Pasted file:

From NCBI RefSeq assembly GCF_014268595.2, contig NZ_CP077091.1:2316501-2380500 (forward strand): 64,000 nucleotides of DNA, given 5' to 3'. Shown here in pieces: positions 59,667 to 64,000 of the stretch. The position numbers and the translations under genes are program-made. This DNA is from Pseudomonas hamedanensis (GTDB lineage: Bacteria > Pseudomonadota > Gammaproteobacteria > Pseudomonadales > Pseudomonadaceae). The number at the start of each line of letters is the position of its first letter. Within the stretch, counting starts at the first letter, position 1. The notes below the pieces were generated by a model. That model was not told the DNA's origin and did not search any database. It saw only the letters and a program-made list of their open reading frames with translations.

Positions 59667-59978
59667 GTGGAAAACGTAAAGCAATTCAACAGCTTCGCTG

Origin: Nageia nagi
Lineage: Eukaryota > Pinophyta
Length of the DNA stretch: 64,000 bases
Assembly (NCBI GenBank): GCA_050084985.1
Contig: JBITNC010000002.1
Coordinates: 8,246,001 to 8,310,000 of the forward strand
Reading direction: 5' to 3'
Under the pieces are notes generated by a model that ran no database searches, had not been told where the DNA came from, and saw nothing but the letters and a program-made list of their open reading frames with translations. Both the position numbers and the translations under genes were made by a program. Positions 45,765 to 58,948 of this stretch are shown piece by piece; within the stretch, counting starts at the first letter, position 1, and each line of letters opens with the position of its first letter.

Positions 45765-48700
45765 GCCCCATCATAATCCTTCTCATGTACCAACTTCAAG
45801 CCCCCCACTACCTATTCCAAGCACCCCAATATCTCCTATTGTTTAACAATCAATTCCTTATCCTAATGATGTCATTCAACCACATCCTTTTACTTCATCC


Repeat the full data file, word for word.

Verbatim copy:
From NCBI RefSeq assembly GCF_014268595.2, contig NZ_CP077091.1:2316501-2380500 (forward strand): 64,000 nucleotides of DNA, given 5' to 3'. Shown here in pieces: positions 59,667 to 64,000 of the stretch. The position numbers and the translations under genes are program-made. This DNA is from Pseudomonas hamedanensis (GTDB lineage: Bacteria > Pseudomonadota > Gammaproteobacteria > Pseudomonadales > Pseudomonadaceae). The number at the start of each line of letters is the position of its first letter. Within the stretch, counting starts at the first letter, position 1. The notes below the pieces were generated by a model. That model was not told the DNA's origin and did not search any database. It saw only the letters and a program-made list of their open reading frames with translations.

Positions 59667-59978
59667 GTGGAAAACGTAAAGCAATTCAACAGCTTCGCTG

Origin: Nageia nagi
Lineage: Eukaryota > Pinophyta
Length of the DNA stretch: 64,000 bases
Assembly (NCBI GenBank): GCA_050084985.1
Contig: JBITNC010000002.1
Coordinates: 8,246,001 to 8,310,000 of the forward strand
Reading direction: 5' to 3'
Under the pieces are notes generated by a model that ran no database searches, had not been told where the DNA came from, and saw nothing but the letters and a program-made list of their open reading frames with translations. Both the position numbers and the translations under genes were made by a program. Positions 45,765 to 58,948 of this stretch are shown piece by piece; within the stretch, counting starts at the first letter, position 1, and each line of letters opens with the position of its first letter.

Positions 45765-48700
45765 GCCCCATCATAATCCTTCTCATGTACCAACTTCAAG
45801 CCCCCCACTACCTATTCCAAGCACCCCAATATCTCCTATTGTTTAACAATCAATTCCTTATCCTAATGATGTCATTCAACCACATCCTTTTACTTCATCC